In my ongoing class on Henri Matisse, we recently discussed Michel-Eugéne Chevreul's role in Matisse's development as an outstanding colorist. Chevreul (1786-1889) was initially trained as a chemist, yet throughout his long and varied career, he became a surprisingly influential figure in the fields of art and design. In 1824, he was hired by Gobelins, a Paris-based tapestry manufacturer, and he quickly became head of the dyeing department. Chevreul was immediately tasked with eliminating any existing color deviations in Gobelins' dyes. While working towards this goal, he found that the dyes were, indeed, reliable and consistent, but colors appeared altered depending what they were placed beside.
As he began to investigate why this was happening, Chevreul realized that the brain has a tendency to exaggerate color differences in order to better perceive shapes along the borders where two hues are juxtaposed. As he dug deeper, he stumbled upon the work of an earlier French scientist, Buffon, who discovered something strange in the 1740s: If one stares at a dot of red long enough, he/she will start to see a green halo around it, and then, when eventually turning away, he/she will notice a green circle transposed. Buffon called the green spot an “accidental color.” Test it out today and you will find that this law holds true: gaze at a red or green traffic light for the amount of time that it takes to change and you will see a faint circle of the complimentary color (red for green; green for red) hovering in your field of vision when you look away.
In 1839, Chevreul used Buffon's research as a springboard for his still-important text, On the Law of Simultaneous Contrast of Colors and its Applications to Art. In this text, he addressed the question: If juxtaposed colors always increase each otherʼs intensity, why not use colors which are already as far apart on the color spectrum as possible? He wrote, “What happens when two adjacent hues are complimentary, like green and red? According to the law of simultaneous colors the green will be tinted by the red and the red will be tinted by green. As a consequence, the green will be perceived as greener and the red will be perceived as redder.” This would become crucial to artists who sought to increase the potency of their already vivid compositions.
The scientist's theories became most important to Matisse when he started experimenting with color in Collioure--a coral-hued French fishing town on the Spanish border--during the summer of 1905. Matisse soon invited André Derain to stay with him there for a few months, and the two began using neighboring patches of brilliant complimentary colors that bear little relation to nature but work like “sticks of dynamite" on the viewer's rentinae. These two men, along with Maurice de Vlaminck, would be dubbed the Fauves, or wild beasts, by the critic Louis Vauxcelles, in 1905.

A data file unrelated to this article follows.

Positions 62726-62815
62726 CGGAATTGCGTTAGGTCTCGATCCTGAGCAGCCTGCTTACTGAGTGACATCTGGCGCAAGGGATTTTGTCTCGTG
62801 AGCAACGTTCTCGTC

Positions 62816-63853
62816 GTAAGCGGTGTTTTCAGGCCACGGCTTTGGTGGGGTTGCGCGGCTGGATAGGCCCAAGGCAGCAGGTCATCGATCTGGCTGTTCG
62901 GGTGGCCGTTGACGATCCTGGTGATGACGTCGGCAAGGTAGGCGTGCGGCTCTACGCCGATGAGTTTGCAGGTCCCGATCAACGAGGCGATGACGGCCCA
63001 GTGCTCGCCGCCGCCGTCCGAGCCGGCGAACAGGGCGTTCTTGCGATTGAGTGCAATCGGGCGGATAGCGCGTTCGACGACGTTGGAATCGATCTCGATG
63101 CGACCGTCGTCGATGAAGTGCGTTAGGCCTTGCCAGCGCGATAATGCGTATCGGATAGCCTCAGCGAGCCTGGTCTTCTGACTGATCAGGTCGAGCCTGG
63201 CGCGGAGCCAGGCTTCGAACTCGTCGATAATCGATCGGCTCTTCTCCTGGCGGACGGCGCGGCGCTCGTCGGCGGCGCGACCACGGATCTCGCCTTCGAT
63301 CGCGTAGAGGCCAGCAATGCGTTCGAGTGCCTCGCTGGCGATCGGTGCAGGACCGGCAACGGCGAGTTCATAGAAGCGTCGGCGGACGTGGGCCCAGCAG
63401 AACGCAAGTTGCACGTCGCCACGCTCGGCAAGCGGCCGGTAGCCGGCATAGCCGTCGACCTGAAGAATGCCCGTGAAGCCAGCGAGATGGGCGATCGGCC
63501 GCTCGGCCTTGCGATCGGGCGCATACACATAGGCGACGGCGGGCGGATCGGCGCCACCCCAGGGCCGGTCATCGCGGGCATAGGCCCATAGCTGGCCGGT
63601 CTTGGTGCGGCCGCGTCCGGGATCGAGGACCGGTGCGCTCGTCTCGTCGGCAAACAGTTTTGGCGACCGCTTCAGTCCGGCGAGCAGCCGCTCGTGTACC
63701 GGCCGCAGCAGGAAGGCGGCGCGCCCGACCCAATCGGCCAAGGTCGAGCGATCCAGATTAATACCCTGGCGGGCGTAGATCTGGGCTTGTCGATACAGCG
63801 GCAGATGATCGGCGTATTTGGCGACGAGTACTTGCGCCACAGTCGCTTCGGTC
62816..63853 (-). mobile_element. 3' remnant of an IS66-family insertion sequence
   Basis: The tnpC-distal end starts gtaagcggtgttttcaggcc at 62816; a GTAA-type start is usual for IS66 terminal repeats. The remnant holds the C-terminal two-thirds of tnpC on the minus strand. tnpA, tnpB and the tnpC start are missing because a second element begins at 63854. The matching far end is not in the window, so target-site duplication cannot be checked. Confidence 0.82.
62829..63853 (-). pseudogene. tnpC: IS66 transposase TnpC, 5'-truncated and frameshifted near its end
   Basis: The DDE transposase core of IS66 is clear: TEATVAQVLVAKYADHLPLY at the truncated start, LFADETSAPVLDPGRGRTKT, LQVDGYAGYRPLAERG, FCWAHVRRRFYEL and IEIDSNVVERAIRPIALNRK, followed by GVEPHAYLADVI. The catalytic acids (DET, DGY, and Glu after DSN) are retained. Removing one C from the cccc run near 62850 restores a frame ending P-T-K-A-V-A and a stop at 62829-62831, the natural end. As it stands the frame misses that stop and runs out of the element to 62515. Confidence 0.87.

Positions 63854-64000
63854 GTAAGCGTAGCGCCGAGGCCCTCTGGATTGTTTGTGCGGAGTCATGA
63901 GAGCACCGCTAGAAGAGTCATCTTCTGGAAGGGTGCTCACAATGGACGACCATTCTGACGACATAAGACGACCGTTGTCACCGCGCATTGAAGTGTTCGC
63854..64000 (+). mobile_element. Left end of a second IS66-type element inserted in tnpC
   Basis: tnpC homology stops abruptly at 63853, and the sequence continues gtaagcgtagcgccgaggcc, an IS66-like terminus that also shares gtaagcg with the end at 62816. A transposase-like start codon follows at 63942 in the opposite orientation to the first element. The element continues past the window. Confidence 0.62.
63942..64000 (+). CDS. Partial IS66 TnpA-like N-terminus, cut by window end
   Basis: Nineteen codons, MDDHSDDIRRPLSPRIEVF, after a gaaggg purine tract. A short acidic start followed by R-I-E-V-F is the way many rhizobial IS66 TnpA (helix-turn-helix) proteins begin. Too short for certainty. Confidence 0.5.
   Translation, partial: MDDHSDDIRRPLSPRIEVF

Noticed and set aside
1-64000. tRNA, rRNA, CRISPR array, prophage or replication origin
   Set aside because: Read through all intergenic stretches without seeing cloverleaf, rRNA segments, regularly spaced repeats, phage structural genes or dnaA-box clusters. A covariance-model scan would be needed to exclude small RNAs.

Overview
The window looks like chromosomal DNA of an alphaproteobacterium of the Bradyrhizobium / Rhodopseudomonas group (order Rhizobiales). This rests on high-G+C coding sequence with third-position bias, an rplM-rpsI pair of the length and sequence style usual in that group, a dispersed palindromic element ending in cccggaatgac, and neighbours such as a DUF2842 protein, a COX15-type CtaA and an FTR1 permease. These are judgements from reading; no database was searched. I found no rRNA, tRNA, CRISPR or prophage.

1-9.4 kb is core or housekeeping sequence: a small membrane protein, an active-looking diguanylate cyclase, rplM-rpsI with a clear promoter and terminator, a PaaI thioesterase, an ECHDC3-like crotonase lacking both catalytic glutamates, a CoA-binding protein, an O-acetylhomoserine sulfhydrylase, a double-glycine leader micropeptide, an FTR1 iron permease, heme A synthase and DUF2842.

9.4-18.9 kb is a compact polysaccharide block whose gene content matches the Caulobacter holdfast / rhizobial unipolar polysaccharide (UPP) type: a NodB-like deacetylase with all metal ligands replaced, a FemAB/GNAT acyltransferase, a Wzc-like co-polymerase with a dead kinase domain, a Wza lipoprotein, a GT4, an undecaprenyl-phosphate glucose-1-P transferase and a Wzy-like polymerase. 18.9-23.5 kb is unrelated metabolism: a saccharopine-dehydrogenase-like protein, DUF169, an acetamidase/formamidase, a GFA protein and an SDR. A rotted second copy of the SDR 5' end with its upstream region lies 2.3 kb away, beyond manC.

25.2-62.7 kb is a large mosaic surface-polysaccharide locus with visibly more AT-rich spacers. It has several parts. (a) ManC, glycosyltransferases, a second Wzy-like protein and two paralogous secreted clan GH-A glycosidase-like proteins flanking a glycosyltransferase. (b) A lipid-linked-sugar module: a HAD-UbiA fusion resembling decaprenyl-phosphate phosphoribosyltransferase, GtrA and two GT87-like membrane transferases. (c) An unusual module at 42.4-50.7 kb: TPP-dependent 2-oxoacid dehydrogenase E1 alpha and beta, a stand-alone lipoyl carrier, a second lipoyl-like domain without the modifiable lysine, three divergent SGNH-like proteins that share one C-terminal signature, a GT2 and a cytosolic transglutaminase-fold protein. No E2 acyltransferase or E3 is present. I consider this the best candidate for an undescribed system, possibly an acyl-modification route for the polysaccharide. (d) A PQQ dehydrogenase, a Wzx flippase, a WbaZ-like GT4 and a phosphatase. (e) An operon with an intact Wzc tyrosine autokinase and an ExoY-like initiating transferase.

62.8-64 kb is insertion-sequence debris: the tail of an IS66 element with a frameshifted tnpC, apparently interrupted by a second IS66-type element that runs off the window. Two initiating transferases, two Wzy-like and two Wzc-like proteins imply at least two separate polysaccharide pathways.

According to another critic, Maurice Denis, what Matisse did in Collioure was akin to the blinding nature of the sun on a very bright day. He argued that Matisseʼs paintings from 1905-8 recreate “the retinal trouble, the optical trembling, the painful sensation of dazzling... that a white wall or esplanade causes at high noon in the summer. Their aesthetic permits them to attempt to blind us.” Instead of capturing light directly, Matisse did it through intense color combinations.
Matisse claimed that he intended not to blind but to create harmony. In his 1908 Notes of a Painter, he writes, “A work must be harmonious in its entirety. If upon a white canvas I set down some sensations of blue, green, red, each new stroke diminishes the importance of the preced ones....The marks I use must be balanced so they do not destroy each other.”
Of course, Matisse was hardly the first or the last artist to become preoccupied with color relations. Georges Seurat and Paul Signac were perhaps even more invested in the use of complimentaries in the decades preceding Matisse's Fauvist breakthroughs, and Vasily Kandinsky began writing about the spiritual values of color in 1911. Decades later, the Venezuelan artist Carlos Cruz-Diez launched his own experiments with color in his shimmering kinetic works. In 1965, he created Chromosaturations, brightly lit environments that "realized his goal of launching color into space" by creating artificial environments that "immerse the participant of the experience in a monochromatic situation."
When I recently experienced Chromosaturations in Mexico City, it was like walking into the color blocks of a Matisse masterpiece: first red, then green, then blue. When moving from the red room to the green, it at first appeared neon lime; however, as my retinae adjusted and the after-effect of the red wore off, the color mellowed into a cool mint. In a way that Chevreul never could have imagined, Cruz-Diez quite ingeniously applied his laws from 1839. Other artists are still playing around with with these theories today, forcing our overstimulated eyes to quiver and open wide.